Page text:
The book is also riddled with pieces of advice on software development, most often in the form of little narratives about different aspects of the project and a vast array of the programmers and testers that worked on it. Things like adding programmers to a late project makes it later, working longer hours is counterproductive, first make it right then make it fast, the number of bugs in a system is unknowable, and automated testing and stress tests improve code quality all appeared at various points in the story. It was enjoyable to see all of these hard-won nuggets of wisdom come up and be acknowledged during the course of such a high-profile project.

Sometimes the words of wisdom were quite humorous, too. At one point Cutler had written an email that included this gem: "If you don’t put [bugs] in, you don’t have to find them and take them out!” Well, yes, that's great. If only it were that easy! Of course he was trying to encourage his programmers to be more diligent and rigorous, but what a way to say it.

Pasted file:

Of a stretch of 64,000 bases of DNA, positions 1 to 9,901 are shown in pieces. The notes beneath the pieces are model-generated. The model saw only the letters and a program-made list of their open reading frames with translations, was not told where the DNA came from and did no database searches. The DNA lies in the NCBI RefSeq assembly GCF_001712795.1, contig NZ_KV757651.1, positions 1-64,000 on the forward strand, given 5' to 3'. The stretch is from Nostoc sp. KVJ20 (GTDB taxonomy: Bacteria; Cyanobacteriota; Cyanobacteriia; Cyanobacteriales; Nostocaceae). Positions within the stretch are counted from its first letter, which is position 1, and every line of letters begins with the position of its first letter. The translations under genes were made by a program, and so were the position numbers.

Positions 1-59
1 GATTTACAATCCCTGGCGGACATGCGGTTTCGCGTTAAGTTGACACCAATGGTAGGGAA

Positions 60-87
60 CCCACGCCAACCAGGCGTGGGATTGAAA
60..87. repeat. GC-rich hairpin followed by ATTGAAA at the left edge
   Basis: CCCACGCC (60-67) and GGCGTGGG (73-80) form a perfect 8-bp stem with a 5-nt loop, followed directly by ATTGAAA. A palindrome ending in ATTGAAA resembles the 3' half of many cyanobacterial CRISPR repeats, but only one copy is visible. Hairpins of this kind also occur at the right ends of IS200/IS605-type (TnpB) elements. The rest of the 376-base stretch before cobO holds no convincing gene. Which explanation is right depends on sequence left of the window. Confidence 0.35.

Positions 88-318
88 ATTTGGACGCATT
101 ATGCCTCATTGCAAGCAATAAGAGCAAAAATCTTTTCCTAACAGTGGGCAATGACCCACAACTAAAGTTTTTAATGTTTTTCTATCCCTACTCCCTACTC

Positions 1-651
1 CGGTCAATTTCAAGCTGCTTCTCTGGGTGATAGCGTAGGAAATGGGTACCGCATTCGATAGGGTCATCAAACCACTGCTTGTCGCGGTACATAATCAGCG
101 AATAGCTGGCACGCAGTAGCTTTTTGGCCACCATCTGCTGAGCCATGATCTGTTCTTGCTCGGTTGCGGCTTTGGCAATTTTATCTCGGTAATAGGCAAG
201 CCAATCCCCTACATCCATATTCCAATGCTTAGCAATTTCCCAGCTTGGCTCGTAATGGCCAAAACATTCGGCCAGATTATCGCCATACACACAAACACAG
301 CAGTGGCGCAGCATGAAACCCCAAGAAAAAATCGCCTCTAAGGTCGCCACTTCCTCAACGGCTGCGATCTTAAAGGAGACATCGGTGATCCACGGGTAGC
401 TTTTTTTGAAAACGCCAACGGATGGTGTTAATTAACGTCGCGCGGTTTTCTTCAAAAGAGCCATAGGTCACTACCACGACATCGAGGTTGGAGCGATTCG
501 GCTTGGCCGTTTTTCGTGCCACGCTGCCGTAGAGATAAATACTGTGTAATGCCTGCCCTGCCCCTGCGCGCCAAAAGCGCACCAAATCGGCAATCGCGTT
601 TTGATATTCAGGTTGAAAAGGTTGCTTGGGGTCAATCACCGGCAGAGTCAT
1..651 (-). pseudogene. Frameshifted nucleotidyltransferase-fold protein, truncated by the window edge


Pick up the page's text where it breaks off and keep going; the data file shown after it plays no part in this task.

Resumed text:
Throughout the book, new people were continuously introduced, each with their own mini-narratives told within the larger context of the NT project. It was nice to learn about so many different people that had a hand in the project, and there were dozens of stories related of the approximately 250 people that helped NT over the finish line, but it became exhausting to keep track of everyone as the names kept piling on. The number of people became pretty overwhelming even though only a small fraction of them made it into the book.

The scope and accomplishment that is Windows NT is quite astounding. Nothing like it had ever been done before, and the scale of the project was beyond anything achieved in software development up to that point. The scale of development wouldn't be surpassed until Windows 2000, seven years later. Even with the rough edges and occasional frustrations, the story of how NT was built was a fascinating and entertaining read. I would definitely recommend giving it a read if you're at all interested in how Microsoft managed to revolutionize its Windows operating system.